I’ve often felt that as a writer and as a Zen Buddhist, I needed to read and like Peter Matthiessen’s work.  Born in New York City in 1927, Matthiessen created The Paris Review in 1951, which has become my personal favorite literary journal.  His life’s work included ten novels, the collection of short stories above, and over twenty works of nonfiction.  He has won a National Book Award in both fiction (Shadow Country, 2008) and nonfiction (The Snow Leopard, 1980).  His 1983 book, In the Spirit of Crazy Horse, about the  American Indian Movement and the 1975 shoot-out at Pine Ridge in which two FBI agents and a young Indian were killed, brought litigation against him and Viking Press by FBI Agent David Price and South Dakota Governor, William Janklow, for libel.  The book’s publication was halted until 1993 after both cases were dismissed and appeals were denied by the US Supreme Court and upheld by the South Dakota Supreme Court.  Matthiessen became an ordained Zen Buddhist Priest in 1981 under Maezumi Roshi at the Greyston Center of the Zen Community of New York.  He died in April, 2014.

I remember, back in the 1980’s, picking up Race Rock, Matthiessen’s first novel.  For whatever reason, it did not draw me in.  Hoping that my sensibilities had changed, I decided to return to Matthiessen’s work with this collection of short stories.  On average, I liked the stories I read (I haven’t yet finished the final two stories).  What I discovered about myself as a reader is that I am more interested in characters than environments.  For example, my favorite story of the collection is Travelin’ Man, which was written in 1957 about Traver, a black man who escaped from prison and was running and hiding along the Carolina coast from his jailers who were hunting him.  The language is harsh (as it is in the earlier stories, using the language of that time in the South, in particular the epithet for African Americans), and the situation and the character kept me in it.  On the other hand, Matthiessen was also a wildlife writer and naturalist.  On the River Styx  – one of the two I had not read – opened with the following paragraph:

On the pale flats the lone trace of man was a leaning stake marking some lost channel that a storm or shift of current had filled in.  On the end of the stake perched a ragged cormorant, its drying wings held wide in a black cross against the wind.  The archaic bird, the rampant mangroves, the hidden underwater life raising ghostly puffs from the white marl dust of ages of dead creatures, deepened Burkett’s sense of solitude, of pointlessness.  Earlier that day they had seen a silver horizon off the the west, where the Ten Thousand Islands opened out onto the Gulf, and this window of light, for a little while, had dissipated a vague dread that had been gathering for days.

This just doesn’t move me, I’m afraid, even though I think it’s supposed to.

I do have an interest in reading the Watson trilogy – probably as the revised, single edition Shadow Country, and In the Spirit of Crazy Horse.

DSC00646Susan Dunlap has been a Zen Buddhist since the first time she walked into a zendo in the 1970’s.  A founding board member of the Sisters in Crime, an organization dedicated to supporting women mystery writers, Dunlap has created four series characters and has written twenty-four novels in the genre.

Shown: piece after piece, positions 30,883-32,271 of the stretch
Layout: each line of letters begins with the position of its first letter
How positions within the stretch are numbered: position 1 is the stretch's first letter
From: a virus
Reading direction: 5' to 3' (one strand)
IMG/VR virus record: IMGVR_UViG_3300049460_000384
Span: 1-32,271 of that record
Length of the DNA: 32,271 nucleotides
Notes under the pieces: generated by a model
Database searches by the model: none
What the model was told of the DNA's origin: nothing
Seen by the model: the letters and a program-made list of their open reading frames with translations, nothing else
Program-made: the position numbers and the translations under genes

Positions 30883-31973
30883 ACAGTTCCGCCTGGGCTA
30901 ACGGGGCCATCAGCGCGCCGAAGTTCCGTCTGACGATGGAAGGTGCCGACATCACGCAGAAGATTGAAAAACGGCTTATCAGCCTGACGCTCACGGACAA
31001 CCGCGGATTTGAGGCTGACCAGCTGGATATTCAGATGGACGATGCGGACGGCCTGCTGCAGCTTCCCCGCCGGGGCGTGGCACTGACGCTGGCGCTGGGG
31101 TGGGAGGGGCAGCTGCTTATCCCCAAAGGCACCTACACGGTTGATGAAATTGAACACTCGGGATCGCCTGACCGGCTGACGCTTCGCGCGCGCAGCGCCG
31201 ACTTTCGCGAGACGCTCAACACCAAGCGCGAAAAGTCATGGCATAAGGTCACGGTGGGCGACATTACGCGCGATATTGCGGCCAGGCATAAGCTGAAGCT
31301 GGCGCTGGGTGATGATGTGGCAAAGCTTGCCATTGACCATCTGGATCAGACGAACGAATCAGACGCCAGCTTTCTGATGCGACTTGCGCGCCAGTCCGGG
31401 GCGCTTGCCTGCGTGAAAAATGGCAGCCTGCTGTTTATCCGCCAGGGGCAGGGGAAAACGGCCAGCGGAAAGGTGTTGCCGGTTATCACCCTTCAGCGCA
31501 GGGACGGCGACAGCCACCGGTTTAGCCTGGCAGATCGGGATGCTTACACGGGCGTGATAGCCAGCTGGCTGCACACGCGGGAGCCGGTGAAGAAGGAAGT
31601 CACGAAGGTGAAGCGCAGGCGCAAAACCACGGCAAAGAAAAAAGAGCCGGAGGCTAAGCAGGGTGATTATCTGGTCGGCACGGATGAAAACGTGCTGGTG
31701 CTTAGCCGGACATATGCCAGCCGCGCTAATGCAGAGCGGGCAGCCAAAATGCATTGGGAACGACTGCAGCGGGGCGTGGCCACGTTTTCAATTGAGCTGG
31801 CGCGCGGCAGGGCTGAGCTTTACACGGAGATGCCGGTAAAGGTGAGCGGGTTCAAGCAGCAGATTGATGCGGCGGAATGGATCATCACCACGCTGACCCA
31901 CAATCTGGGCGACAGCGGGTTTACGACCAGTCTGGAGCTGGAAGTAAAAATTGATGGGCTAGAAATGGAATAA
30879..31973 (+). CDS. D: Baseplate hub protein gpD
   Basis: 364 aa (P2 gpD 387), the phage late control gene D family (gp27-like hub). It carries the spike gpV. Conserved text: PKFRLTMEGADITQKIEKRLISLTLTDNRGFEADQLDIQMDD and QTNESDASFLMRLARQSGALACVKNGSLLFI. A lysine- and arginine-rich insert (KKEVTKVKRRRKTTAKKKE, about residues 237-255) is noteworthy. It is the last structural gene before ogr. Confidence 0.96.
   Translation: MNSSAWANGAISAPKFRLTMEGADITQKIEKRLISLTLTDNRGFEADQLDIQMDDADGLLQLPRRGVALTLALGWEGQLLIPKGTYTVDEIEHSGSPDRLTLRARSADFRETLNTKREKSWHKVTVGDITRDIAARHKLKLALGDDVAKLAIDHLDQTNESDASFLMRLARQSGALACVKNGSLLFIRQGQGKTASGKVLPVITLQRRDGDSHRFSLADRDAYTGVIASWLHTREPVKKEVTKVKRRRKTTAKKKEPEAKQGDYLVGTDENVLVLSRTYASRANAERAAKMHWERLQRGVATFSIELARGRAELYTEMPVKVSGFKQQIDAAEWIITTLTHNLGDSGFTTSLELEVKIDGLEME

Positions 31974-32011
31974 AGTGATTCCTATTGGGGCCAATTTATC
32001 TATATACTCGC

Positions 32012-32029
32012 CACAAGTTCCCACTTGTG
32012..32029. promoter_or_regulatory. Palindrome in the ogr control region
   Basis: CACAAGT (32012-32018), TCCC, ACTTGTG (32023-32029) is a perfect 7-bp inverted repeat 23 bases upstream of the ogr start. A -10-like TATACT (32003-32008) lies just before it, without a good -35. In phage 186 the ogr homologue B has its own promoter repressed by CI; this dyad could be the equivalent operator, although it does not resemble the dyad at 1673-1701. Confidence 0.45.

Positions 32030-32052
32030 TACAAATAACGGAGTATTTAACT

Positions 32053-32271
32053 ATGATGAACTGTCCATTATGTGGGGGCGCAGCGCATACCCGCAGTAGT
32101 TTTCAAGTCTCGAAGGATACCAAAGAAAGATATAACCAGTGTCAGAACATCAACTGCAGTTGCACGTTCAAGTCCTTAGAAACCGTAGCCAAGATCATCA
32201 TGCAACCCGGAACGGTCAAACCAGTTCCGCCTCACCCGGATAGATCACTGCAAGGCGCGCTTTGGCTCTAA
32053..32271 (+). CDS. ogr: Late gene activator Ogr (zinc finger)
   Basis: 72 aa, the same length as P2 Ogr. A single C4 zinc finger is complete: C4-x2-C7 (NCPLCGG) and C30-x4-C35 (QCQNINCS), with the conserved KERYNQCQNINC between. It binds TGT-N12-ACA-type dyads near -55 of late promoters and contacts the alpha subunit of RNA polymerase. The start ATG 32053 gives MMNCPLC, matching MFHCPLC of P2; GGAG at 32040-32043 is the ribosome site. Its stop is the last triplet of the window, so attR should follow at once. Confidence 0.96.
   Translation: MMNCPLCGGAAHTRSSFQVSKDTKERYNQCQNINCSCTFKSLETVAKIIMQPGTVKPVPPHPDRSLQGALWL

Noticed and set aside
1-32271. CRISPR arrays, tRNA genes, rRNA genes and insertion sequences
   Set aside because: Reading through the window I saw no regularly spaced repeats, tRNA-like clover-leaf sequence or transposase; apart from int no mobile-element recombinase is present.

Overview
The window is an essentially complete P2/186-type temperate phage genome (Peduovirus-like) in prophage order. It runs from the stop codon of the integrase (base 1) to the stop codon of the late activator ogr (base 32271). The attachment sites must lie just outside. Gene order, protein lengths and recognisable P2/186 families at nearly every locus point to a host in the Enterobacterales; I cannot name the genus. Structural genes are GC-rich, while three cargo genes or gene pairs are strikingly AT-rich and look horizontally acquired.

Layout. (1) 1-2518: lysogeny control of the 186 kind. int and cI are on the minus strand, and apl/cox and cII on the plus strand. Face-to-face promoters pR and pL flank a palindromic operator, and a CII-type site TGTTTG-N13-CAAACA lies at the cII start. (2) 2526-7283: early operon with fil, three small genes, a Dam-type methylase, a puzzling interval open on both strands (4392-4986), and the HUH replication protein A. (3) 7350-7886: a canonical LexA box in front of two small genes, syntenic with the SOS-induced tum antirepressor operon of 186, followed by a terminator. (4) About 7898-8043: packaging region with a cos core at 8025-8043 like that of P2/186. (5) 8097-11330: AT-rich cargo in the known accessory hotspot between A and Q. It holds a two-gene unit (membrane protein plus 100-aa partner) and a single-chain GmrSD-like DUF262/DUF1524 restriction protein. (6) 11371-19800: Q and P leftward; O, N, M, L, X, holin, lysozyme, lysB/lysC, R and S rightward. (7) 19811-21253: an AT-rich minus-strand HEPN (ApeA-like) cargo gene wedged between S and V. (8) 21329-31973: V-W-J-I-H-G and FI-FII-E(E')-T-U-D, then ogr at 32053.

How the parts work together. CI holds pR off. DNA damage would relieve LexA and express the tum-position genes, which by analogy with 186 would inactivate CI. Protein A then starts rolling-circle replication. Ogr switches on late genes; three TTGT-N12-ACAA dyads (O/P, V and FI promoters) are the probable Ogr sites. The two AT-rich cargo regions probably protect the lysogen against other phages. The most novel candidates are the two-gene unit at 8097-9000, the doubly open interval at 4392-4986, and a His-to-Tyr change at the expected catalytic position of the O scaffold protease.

This is the first in a series of three Veejay Haskell novels. At first blush, I thought the character was Indian. But Veejay is a nickname for Veronica. It is a cozy, in that Veejay is a meter reader for the electric company, and she has to solve the mystery of Frank Goulet’s death. Goulet was found shot dead in his bar, and Veejay was the last person to see him alive (or second to last, to be more accurate). With the sheriff suspecting her, she is incumbent upon unraveling the mystery before the cuffs are fastened to her wrists.

It was a quick read, a relative easy read, which the genre is apt to be. I liked the book enough to see my way through to the end.  Though there are two more books in this series, I’m more interested in delving in the Darcy Lott series, which I understand is more openly Buddhist.


I read this book in the early 1990’s, then again sometime in the 2000’s.  The beat-up, paperback edition had survived moves from Novi, St. Clair Shores, and Harrison Township.  In November, 2012, I was in John King Books in Detroit, and came upon first editions of this, and David Guy’s earlier works; The Man Who Loved Dirty Books (New American Library, 1983) and Second Brother (New American Library, 1985).  His fourth novel, Jake Fades was published by Trumpeter Books, an imprint of Shambhala Publications in 2007.  I decided it was time to read it again.

I really should do a separate entry on him.  Guy, a Buddhist and writing instructor at Duke University, is a writer I have enjoyed.  At least three of his four novels I have.  Second Brother I cannot say I enjoyed only because I have not yet read it.

The Autobiography of My Body (Dutton, 1991) is about Charles Bradford, a writer surviving a divorce, returning home to Pittsburgh because his father, whom he refers to as The Senator, is recovering from a recent heart attack.  His mother, to whom he refers to as The Duchess, is concerned about her husband’s health, and links it to a situation at his firm – he is a prestigious Pittsburgh lawyer.  Charles stays with his sister, Helen, a lesbian, who he is closer to than their younger brothers who followed the Senator into the practice of law.